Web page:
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How the Imagined 'Rationality' of Engineering Is Hurting Diversity - and Engineering

harvardbusiness.org 10 August 2017
Just how common are the views on gender espoused in the memo that former Google engineer James Damore was recently fired for distributing on an internal company message board? The flap has women and men in tech — and elsewhere — wondering what their colleagues really think about diversity. Research we’ve conducted shows that while most people don’t share Damore’s views, male engineers are more likely to.
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6 Digital Trends Are Poised to Transform How We Work - SPONSOR CONTENT FROM DXC TECHNOLOGY

harvardbusiness.org 3 August 2017
In addition to the digital tools entering the workplace now, several technologies and trends on the horizon have the potential to further transform the way we work and interact with others.
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How Machine Learning Is Helping Morgan Stanley Better Understand Client Needs

harvardbusiness.org 3 August 2017
Systems that provide automated investment advice from financial firms have been referred to as robo-advisers. While no one in the industry is particularly fond of the term, it has caught on nonetheless. However, the enhanced human advising process — augmented by machine learning — that was recently announced by Morgan Stanley goes well beyond the robo label, and may help to finally kill off the term.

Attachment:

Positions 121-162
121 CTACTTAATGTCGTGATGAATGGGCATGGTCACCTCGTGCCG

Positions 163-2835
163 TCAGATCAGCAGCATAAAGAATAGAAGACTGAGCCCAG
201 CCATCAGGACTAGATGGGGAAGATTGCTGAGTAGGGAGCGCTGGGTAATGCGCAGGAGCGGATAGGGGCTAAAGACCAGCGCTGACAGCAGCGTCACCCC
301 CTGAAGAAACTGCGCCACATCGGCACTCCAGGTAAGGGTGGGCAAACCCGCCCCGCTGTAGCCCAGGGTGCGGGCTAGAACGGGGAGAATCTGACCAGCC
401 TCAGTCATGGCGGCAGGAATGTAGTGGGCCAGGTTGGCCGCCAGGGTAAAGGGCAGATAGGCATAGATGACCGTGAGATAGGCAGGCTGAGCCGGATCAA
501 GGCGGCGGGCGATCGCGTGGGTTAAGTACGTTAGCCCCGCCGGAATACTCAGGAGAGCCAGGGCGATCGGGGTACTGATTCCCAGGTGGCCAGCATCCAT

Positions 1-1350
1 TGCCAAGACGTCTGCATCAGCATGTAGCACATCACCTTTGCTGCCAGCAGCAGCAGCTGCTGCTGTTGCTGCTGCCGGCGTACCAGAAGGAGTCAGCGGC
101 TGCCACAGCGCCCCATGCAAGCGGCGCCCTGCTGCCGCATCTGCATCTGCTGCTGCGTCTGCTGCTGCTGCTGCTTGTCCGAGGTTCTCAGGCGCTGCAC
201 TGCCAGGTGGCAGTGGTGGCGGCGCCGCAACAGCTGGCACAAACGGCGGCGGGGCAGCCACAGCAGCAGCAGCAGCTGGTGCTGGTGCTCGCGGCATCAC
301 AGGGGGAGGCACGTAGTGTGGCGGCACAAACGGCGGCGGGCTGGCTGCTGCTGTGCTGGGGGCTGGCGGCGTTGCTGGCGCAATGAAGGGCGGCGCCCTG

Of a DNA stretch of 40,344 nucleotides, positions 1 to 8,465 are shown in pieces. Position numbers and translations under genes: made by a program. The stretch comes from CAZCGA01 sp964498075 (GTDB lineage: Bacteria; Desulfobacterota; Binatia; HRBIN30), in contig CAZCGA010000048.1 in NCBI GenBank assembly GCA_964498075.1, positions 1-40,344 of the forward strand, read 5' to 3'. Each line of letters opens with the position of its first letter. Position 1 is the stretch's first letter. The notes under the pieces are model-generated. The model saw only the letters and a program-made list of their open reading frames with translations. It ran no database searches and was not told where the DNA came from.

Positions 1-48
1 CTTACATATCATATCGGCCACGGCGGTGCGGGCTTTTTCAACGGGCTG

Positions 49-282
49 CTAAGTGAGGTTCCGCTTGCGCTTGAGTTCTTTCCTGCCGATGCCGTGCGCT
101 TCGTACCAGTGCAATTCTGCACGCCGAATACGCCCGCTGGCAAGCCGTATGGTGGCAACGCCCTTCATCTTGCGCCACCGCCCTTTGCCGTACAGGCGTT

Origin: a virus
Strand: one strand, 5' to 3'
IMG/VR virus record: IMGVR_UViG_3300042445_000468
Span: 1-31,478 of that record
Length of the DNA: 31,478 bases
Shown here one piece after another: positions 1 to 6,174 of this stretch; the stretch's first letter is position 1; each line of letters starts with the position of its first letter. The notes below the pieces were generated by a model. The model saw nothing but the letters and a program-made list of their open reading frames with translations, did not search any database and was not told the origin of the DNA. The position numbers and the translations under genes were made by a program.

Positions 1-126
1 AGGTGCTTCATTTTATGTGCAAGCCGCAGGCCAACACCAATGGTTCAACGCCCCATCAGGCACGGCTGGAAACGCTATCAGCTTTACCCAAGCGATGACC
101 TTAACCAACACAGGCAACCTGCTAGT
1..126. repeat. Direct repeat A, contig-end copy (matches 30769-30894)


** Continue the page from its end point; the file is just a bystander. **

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Leading Digital Transformation Is Like Urban Planning

harvardbusiness.org 2 August 2017
Most companies want their businesses to keep pace with digital startups, but end up bogged down by the need to fix the daily challenges that their decades-old IT systems create. How do you redesign and rebuild major infrastructure while keeping the day-to-day work going? This kind of challenge is often referred to as “repairing the airplane while you’re flying it.” But a more instructive analogy might be the redesign of a major city’s infrastructure.
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How AI Will Change the Way We Make Decisions

harvardbusiness.org 26 July 2017
With the recent explosion in AI, there has been the understandable concern about its potential impact on human work. Plenty of people have tried to predict which industries and jobs will be most affected, and which skills will be most in demand. (Should you learn to code? Or will AI replace coders too?)
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How AI Is Already Changing Business

harvardbusiness.org 20 July 2017